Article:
There has never been a time when the message of the gospel could be spread more widely around the globe than today, through the avenue of social media. I'm a mom of two small boys who uses social media to spread messages of hope. From my laptop in my living room, I can write an encouraging blog post that can go to endless lengths I will never know of, just with the click of a button. I can share freedom and truth in 140 characters on Twitter that can go through endless networks I may never meet face-to-face. I can post a status update on Facebook that can be shared with friends of my friends and their friends in a matter of minutes. All while drinking my coffee and watching my boys jump off the walls.
Who Do You Think You Are?
It's a remarkable world we're living in. That said, with this unlimited potential has also come an unspoken oppression over those who seek to use social media for good. I remember the first post I published on my blog and the backlash from both friends and strangers coming at me with accusations with an underlying tone of "Who do you think you are?" I was accused of narcissism and wanting the spotlight. Many saw my blogging as an attempt to get to the top. The top of what? was my thought in response.
At that point, giving up to please others was tempting. Was I really trying to be a superstar? Through contemplation I came to the conclusion that my desire was to see God's Kingdom grow in a world in need and if I didn't speak out, issues that God pressed on my heart such as addictions, poverty, and trafficking would remain under the proverbial rug. Considering the Internet has made expression, creativity, and writing our message open to all, I'm not convinced there's a "top" to get to.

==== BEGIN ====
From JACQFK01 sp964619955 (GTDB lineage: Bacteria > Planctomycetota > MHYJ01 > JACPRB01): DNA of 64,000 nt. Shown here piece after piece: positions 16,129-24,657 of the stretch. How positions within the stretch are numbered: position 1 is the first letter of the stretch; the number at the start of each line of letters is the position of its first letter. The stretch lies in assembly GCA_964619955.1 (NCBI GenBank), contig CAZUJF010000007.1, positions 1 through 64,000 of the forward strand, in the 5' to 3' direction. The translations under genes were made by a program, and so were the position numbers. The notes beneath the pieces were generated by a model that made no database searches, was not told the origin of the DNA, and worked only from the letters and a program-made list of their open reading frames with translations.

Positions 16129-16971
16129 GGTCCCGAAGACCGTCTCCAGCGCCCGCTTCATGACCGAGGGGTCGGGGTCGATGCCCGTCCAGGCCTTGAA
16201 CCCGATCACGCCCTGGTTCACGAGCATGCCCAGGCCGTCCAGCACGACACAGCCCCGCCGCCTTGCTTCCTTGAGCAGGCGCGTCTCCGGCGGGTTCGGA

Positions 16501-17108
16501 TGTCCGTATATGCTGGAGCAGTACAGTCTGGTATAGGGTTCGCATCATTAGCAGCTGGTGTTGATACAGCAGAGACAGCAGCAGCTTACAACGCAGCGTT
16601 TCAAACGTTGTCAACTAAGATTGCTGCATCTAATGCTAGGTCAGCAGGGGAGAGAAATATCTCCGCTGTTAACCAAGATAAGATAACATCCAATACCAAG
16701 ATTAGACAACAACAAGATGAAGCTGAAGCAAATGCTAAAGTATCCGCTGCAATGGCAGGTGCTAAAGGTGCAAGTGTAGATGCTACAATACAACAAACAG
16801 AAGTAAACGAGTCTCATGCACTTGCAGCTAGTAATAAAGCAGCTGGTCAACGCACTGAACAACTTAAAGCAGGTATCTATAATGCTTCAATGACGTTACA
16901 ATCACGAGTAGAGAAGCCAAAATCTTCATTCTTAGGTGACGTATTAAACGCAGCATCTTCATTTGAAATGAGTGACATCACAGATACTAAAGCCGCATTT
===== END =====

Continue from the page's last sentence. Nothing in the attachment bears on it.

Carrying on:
I recently had a friend tell me she had a secret confession. I prepared myself for a dark, soulish experience, but instead I heard her whisper her desire to start a blog. Seriously? That was it? That was the deep, dark secret? When I asked her why she felt this was such a big deal, she replied, "Who am I to start a blog?" She had felt the waves of the unheard voices telling her she had to be somebody special to blog. How did this message start, and who's feeding it?
Some face an opposite temptation to use social media to expand their influence and gain power. Obsession with "klout" scores and Google Analytics is a great example of this. When we become preoccupied with our klout scores, or with how many blog hits, likes on Facebook, or retweets we've had on Twitter, we've really missed the point.